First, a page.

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Review: Love, Loss and What I Wore (Broadway in Chicago)

By Chicagotheaterbeat @chitheaterbeat


Review: Love, Loss and What I Wore (Broadway in Chicago)

Love, Loss and What I Wore

Written by Nora and Delia Ephron
Based on the book by llene Beckerman
Directed by Karen Carpenter 
at Broadway Playhouse, 175 E. Chestnut (map)
thru Oct 23  |  tickets: $68-$78  |  more info

Check for half-price tickets 

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Turning complex, multi-layered women into stereotypes


Review: Love, Loss and What I Wore (Broadway in Chicago)

Broadway in Chicago presents


Love, Loss and What I Wore

Review by Catey Sullivan 

If you liked Menopause the Musical, you’ll probably love Love, Loss and What I Wore. The two have much in common, primarily their ability to reduce complex, multi-layered subjects into lowest-common-denominator sexist stereotypes. According to the wisdom shared in LL&WIW, women spend their lives preoccupied with their wardrobes, their primary concern bring the daily conviction that “I have nothing to wear”, obsessed with their weight and living in a narrow world of gender clichés.

Review: Love, Loss and What I Wore (Broadway in Chicago)
For roughly 90 minutes, this “intimate collection of stories” written by Delia and Nora Ephron (based on the book by Ilene Beckerman) address the life-defining tyranny of dressing rooms, purses and the dismal plight of the larger woman (with all the fat jokes being delivered by the cast’s sole woman of size). What Love, Loss and What I Wore offers is a portrait of women as defined not by what they do but what they wear.

Directed by Karen Carpenter, the piece also seemed woefully under-rehearsed opening night, with the five-person cast frequently flubbing their lines, even though they were all seated with script in hand (or rather, on a music stand in front of them). As for that cast, it was a case of the material being shamefully beneath the women delivering it.

Tony nominee Felicia P. Fields, Nora Dunn and Barbara Robertson may be among the bedrock female talents in Chicago, but there’s just not a lot they can do with material that reduces women to the sum of their closets. Joined by Katie O’Brien (whose bio claims she has the “enviable ability to just make about anything funny.” Not this script, honey.) and the appealing Roni Geva, the group deliverers vignettes about prom dresses, Madonna, bra shopping, shoes and the trauma of clueless parents who made them wear “outfits” in the era of bellbottoms.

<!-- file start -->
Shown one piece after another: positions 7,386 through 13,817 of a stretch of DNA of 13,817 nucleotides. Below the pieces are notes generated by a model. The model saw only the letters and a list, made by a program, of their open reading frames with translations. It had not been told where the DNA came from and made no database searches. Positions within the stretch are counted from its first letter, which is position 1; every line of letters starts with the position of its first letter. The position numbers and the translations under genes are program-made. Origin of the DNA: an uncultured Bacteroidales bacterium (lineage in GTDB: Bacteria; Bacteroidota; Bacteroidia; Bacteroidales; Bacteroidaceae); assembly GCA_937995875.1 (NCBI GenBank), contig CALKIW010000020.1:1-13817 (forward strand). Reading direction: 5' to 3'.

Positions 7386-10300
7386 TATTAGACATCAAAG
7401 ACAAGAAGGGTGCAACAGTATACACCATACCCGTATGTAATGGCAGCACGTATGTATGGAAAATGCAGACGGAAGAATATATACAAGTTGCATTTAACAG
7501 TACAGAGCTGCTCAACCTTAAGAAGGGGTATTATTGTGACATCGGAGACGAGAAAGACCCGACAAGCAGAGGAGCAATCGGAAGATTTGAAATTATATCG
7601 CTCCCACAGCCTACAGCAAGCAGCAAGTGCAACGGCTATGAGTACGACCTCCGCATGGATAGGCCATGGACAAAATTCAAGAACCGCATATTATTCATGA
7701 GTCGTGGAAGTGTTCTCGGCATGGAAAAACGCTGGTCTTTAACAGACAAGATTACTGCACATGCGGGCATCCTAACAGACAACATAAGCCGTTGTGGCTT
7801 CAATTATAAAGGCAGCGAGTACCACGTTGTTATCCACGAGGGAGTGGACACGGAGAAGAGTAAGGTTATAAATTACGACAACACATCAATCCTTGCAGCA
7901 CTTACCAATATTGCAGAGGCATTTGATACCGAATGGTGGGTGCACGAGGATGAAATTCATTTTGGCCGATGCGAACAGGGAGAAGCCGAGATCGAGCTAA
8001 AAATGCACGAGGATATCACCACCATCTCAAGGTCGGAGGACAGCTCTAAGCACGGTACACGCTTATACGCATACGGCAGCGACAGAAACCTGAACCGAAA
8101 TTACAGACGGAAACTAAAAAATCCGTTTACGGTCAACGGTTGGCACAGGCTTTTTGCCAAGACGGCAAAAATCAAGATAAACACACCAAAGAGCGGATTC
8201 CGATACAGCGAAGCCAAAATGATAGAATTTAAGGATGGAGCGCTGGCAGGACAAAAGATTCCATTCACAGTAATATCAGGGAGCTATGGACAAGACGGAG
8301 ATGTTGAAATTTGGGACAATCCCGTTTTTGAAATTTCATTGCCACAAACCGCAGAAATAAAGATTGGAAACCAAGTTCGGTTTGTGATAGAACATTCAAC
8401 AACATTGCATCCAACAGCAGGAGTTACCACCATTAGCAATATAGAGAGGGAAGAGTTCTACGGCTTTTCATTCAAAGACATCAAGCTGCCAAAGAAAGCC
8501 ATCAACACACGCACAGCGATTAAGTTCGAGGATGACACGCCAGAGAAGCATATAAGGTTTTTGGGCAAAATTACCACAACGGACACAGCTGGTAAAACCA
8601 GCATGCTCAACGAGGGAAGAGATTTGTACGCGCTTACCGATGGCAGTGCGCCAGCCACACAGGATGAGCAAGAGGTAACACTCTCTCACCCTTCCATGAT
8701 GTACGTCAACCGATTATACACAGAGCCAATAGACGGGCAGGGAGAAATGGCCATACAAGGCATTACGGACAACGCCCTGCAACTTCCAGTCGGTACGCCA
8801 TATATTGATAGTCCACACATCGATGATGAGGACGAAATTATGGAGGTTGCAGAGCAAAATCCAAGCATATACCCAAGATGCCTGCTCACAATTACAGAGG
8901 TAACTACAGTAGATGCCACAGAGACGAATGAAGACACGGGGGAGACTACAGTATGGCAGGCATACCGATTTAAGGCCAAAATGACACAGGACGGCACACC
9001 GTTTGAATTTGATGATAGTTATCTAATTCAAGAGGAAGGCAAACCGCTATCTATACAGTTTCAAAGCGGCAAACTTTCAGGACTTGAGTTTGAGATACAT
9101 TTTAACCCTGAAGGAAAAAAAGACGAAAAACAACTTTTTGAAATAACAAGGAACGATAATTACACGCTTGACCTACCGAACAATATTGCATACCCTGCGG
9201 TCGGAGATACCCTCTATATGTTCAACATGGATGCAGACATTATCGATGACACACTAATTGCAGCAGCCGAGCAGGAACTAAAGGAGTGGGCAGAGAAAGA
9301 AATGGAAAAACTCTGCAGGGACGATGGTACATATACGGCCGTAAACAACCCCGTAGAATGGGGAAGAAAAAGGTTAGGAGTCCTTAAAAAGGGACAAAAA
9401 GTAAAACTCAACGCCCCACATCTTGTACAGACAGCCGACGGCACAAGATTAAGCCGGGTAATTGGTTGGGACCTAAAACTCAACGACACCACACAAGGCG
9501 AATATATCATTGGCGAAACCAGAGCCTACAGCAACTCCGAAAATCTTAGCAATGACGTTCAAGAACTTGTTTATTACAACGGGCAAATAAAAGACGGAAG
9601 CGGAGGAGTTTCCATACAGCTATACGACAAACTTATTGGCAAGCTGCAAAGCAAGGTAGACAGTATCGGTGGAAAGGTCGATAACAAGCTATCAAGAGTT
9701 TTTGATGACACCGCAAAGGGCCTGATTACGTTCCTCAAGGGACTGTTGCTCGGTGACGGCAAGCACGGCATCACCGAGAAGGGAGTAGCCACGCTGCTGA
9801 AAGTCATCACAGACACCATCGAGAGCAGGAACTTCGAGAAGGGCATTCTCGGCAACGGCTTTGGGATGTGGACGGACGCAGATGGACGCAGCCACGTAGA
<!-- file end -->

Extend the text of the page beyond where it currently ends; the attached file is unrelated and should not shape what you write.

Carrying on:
There are, perhaps, about 10 minutes worth of emotionally resonant text within this litany of superficialities. O’Brien has a poignant memory about giving a closet full of mini-skirts to the Good Will after being raped. An earlier piece about a bathrobe twined to the memory of a parent who died is also rich with depth and feeling.

Review: Love, Loss and What I Wore (Broadway in Chicago)
Review: Love, Loss and What I Wore (Broadway in Chicago)

Review: Love, Loss and What I Wore (Broadway in Chicago)
Review: Love, Loss and What I Wore (Broadway in Chicago)

But those two small pieces aren’t enough to sustain this minimalist production. The core problem is the assumption built into the text of Love, Loss and What I Wore. It’s an assumption that some women – those who don’t derive fulfillment from a day at the mall followed up a “chick flick” at the multiplex –will find baffling and/or annoying. What the text assumes is that clothes are The Cultural Touchstone in a woman’s life; that a woman measures her life according to her wardrobe.

The books she’s read, or the schools she’s attended or the careers she’s assayed – they’re all secondary to soul-defining powers of the powder blue prom dress or the peach A-line. No matter how you dress it up, it’s a ridiculous, diminishing assumption.


Rating: ★★


Review: Love, Loss and What I Wore (Broadway in Chicago)

Broadway in Chicago’s Love, Loss and What I Wore continues through October 23rd at the Broadway Playhouse, 175 W. Chestnut (map), with performances Tuesday-Fridays at 7:30pm, Saturdays at 2pm and 8pm, and Sundays at 2pm. Tickets are $68-$78, and can be purchased by phone (800-775-2000) or online at More information at (Running time: approximately 90-minutes)




Nora Dunn, Felicia P. Fields, Barbara Robertson, Katie O’Brien, Roni Geva

behind the scenes

Karen Carpenter (director); Jo Winiarski (scenic); Nicole V. Moody (costumes); Jeff Croiter (lighing); Walter Trarbach (sound); Lucia Lombardi (stage manager)

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